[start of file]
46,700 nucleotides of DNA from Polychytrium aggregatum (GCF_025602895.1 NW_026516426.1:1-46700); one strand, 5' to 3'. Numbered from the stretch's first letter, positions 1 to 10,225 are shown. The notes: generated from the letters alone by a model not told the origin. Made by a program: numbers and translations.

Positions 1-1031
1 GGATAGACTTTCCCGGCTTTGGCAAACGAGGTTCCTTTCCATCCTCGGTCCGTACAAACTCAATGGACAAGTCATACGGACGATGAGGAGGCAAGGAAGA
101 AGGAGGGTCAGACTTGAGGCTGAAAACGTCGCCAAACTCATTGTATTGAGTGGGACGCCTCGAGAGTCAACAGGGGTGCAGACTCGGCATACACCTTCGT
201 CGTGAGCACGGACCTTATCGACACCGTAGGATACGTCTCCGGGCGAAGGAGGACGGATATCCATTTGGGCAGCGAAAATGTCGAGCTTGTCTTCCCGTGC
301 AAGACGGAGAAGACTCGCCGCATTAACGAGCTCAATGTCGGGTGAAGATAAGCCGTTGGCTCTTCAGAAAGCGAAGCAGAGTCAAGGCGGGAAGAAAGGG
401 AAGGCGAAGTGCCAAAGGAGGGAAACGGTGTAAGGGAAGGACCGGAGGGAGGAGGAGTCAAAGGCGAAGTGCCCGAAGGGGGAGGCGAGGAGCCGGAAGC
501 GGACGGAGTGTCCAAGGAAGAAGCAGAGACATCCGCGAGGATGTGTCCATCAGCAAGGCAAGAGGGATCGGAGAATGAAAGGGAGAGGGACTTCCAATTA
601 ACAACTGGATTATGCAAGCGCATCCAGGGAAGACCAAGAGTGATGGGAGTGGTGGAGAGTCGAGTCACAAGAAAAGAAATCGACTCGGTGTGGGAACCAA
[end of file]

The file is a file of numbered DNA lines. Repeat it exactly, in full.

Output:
46,700 nucleotides of DNA from Polychytrium aggregatum (GCF_025602895.1 NW_026516426.1:1-46700); one strand, 5' to 3'. Numbered from the stretch's first letter, positions 1 to 10,225 are shown. The notes: generated from the letters alone by a model not told the origin. Made by a program: numbers and translations.

Positions 1-1031
1 GGATAGACTTTCCCGGCTTTGGCAAACGAGGTTCCTTTCCATCCTCGGTCCGTACAAACTCAATGGACAAGTCATACGGACGATGAGGAGGCAAGGAAGA
101 AGGAGGGTCAGACTTGAGGCTGAAAACGTCGCCAAACTCATTGTATTGAGTGGGACGCCTCGAGAGTCAACAGGGGTGCAGACTCGGCATACACCTTCGT
201 CGTGAGCACGGACCTTATCGACACCGTAGGATACGTCTCCGGGCGAAGGAGGACGGATATCCATTTGGGCAGCGAAAATGTCGAGCTTGTCTTCCCGTGC
301 AAGACGGAGAAGACTCGCCGCATTAACGAGCTCAATGTCGGGTGAAGATAAGCCGTTGGCTCTTCAGAAAGCGAAGCAGAGTCAAGGCGGGAAGAAAGGG
401 AAGGCGAAGTGCCAAAGGAGGGAAACGGTGTAAGGGAAGGACCGGAGGGAGGAGGAGTCAAAGGCGAAGTGCCCGAAGGGGGAGGCGAGGAGCCGGAAGC
501 GGACGGAGTGTCCAAGGAAGAAGCAGAGACATCCGCGAGGATGTGTCCATCAGCAAGGCAAGAGGGATCGGAGAATGAAAGGGAGAGGGACTTCCAATTA
601 ACAACTGGATTATGCAAGCGCATCCAGGGAAGACCAAGAGTGATGGGAGTGGTGGAGAGTCGAGTCACAAGAAAAGAAATCGACTCGGTGTGGGAACCAA